Imaging COVID-19-associated mucormycosis - Black Fungus

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Dr. Chinmay Nagesh is a Consultant Diagnostic Neuroradiologist and Interventional Radiologist working at Apollo Speciality Hospital in Bangalore. He completed his MBBS from St. John’s Medical College, Bangalore, his MD and DNB from Lokmanya Tilak Municipal Med


The COVID-19 pandemic has brought with it a multitude of parallel challenges on a global scale. Our understanding of the pathophysiology and treatment of COVID-19 continues to expand rapidly. In the midst of this pandemic, an ugly new epidemic has raised its head: that of an acute invasive rhino-orbito-cerebral infection by the “black fungus” mucor.

Mucor, a fungus belonging to the Mucorales genus, is found in a variety of ecological environments including soil, dust, decomposing vegetation, as well as excreta of animals like pigeons.[1] Despite this near ubiquitous existence, clinically significant human infections had been hitherto limited and never on such an unprecedented staggering scale, even in a country like India that already had a relatively high prevalence.[2] Many factors may be at play to create this perfect storm. The high prevalence of diabetes, unintended consequences of steroid administration, possible immune effects of the newer variants of the SARS-CoV-n2 virus and circumstantial evidence around the use of contaminated industrial oxygen may all have a role in this new scourge.[34]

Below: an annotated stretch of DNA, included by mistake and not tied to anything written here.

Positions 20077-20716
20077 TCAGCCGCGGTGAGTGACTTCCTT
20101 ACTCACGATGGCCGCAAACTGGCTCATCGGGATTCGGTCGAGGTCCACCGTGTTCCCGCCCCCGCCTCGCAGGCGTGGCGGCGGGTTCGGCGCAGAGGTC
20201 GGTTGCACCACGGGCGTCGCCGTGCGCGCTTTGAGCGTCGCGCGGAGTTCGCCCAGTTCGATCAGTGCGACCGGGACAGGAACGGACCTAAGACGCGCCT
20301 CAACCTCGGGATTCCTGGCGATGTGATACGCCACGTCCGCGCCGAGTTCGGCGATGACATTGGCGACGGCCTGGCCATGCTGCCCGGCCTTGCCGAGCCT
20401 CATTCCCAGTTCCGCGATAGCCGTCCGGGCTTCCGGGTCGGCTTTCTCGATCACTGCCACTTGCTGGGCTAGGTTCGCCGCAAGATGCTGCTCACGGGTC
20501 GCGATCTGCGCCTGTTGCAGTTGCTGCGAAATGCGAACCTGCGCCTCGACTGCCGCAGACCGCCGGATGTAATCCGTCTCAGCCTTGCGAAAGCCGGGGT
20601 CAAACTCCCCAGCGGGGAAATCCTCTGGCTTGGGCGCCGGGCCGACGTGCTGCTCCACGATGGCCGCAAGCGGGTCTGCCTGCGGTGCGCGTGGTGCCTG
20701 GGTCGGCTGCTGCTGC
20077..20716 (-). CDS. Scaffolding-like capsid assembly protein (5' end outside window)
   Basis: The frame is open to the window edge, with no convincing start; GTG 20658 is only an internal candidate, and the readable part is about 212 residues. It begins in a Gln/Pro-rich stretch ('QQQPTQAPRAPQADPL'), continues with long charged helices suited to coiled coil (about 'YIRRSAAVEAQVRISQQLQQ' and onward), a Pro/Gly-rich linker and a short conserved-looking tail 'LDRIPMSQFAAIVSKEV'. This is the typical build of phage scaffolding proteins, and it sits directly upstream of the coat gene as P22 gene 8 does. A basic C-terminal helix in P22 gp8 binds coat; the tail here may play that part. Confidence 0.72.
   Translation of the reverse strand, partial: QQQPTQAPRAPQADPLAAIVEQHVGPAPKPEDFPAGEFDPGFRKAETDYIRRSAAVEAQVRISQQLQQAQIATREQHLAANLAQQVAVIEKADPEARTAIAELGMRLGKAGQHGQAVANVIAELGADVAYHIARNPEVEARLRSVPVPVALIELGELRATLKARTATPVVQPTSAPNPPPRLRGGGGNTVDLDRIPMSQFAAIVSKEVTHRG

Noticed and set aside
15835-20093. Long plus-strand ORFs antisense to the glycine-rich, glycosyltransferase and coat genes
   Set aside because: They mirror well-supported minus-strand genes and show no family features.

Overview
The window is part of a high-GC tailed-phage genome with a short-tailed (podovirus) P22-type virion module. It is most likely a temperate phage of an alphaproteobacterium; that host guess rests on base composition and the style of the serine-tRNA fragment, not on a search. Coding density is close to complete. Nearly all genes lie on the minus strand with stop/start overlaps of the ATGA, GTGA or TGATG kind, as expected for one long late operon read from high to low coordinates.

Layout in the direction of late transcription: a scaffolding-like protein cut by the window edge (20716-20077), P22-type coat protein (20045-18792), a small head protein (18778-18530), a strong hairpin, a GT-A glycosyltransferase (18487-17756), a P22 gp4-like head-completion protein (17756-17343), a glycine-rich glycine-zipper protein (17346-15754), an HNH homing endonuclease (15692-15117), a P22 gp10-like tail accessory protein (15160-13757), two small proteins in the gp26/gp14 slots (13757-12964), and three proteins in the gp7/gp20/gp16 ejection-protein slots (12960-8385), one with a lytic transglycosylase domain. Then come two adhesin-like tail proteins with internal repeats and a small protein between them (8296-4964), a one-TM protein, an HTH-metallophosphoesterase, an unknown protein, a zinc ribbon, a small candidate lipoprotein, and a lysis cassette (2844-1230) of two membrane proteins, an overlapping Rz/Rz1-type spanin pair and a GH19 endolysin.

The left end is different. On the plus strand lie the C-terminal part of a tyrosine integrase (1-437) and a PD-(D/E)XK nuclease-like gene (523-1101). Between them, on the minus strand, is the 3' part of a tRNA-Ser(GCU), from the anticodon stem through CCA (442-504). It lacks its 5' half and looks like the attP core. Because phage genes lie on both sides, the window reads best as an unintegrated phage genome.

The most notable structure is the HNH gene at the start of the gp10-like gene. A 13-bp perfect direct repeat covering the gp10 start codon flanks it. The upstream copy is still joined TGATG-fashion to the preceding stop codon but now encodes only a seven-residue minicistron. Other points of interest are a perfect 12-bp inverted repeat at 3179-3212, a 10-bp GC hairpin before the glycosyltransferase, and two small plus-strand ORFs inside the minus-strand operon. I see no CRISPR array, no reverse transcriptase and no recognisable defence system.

A methodical and systematic search of expected areas of spread for relevant findings is essential. A structured checklist for MRI assessment and reporting, which can be named the REBOVasC checklist may be useful so as to not miss critical findings in the radiological report [Table 1]. The checklist details six structures or compartments that can be involved in a roughly anterior to posterior direction of spread. An easy mnemonic to memorize the components of the REBOVasC checklist is “REmember Basics Of Vicious CAM.” A discussion between the treating team and the reading radiologist is always helpful in increasing the yield of findings and understanding their relevance. The article by Sreshta et al.[11] in this issue of the Indian Journal of Ophthalmology is a timely and well-written comprehensive review of the imaging findings and patterns of this new plague. With better understanding of the pathophysiology of CAM, improved COVID-19 treatment protocols and increased vaccination coverage, it is hoped that the incidence of this deadly disease reduces. Till then, a multidisciplinary approach with clinicoradiological correlation is crucial in the diagnosis, staging, prognostication, and treatment of these patients with this devastating condition.

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